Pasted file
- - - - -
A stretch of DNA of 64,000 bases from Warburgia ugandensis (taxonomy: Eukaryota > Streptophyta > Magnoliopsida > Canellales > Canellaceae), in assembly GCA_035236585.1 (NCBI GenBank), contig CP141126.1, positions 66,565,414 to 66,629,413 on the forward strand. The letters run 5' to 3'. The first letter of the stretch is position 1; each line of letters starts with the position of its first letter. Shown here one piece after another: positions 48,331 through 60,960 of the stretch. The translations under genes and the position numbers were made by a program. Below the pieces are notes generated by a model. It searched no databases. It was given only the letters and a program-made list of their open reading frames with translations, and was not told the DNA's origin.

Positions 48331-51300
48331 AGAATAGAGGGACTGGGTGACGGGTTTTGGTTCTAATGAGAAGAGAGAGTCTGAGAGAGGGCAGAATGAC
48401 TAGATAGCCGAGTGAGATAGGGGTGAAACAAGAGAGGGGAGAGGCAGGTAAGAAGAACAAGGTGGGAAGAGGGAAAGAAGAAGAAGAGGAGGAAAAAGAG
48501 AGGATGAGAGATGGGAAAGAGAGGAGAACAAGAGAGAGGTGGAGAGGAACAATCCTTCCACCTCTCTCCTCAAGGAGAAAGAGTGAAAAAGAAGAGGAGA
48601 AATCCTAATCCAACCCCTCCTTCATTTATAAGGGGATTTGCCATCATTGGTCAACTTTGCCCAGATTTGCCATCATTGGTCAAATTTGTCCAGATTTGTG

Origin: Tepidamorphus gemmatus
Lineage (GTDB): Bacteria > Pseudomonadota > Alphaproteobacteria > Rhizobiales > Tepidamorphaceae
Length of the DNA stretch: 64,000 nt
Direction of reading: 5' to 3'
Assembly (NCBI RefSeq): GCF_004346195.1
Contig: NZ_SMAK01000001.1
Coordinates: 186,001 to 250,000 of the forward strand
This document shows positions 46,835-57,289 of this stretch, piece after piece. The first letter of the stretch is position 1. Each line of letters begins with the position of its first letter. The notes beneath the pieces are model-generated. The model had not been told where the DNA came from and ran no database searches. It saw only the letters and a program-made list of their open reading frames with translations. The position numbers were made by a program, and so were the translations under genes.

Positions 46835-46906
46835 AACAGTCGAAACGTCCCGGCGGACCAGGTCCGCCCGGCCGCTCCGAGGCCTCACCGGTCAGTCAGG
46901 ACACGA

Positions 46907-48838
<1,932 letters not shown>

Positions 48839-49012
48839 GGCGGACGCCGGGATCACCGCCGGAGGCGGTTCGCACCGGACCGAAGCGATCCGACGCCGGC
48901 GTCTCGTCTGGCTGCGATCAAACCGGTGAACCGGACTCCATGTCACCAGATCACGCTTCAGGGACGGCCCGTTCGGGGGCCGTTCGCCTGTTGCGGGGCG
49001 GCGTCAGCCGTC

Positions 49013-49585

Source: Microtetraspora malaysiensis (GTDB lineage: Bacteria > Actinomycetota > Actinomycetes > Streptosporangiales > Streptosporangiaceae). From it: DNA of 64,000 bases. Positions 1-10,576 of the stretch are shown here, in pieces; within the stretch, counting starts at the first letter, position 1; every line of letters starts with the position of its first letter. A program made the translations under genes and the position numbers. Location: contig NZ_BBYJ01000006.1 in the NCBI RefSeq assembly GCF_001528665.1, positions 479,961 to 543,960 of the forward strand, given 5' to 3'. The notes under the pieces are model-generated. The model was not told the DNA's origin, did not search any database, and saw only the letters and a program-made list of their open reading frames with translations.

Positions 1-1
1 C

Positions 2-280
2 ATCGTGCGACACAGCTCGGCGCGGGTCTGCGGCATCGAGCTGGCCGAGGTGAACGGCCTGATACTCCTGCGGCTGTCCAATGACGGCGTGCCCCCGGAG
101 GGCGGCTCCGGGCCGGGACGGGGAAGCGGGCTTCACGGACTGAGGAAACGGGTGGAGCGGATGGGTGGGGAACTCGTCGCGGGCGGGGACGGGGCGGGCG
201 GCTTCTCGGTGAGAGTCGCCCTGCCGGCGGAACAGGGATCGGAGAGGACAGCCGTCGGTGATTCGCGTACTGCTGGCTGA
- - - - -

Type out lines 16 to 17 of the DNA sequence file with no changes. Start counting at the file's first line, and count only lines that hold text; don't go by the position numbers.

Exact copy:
46835 AACAGTCGAAACGTCCCGGCGGACCAGGTCCGCCCGGCCGCTCCGAGGCCTCACCGGTCAGTCAGG
46901 ACACGA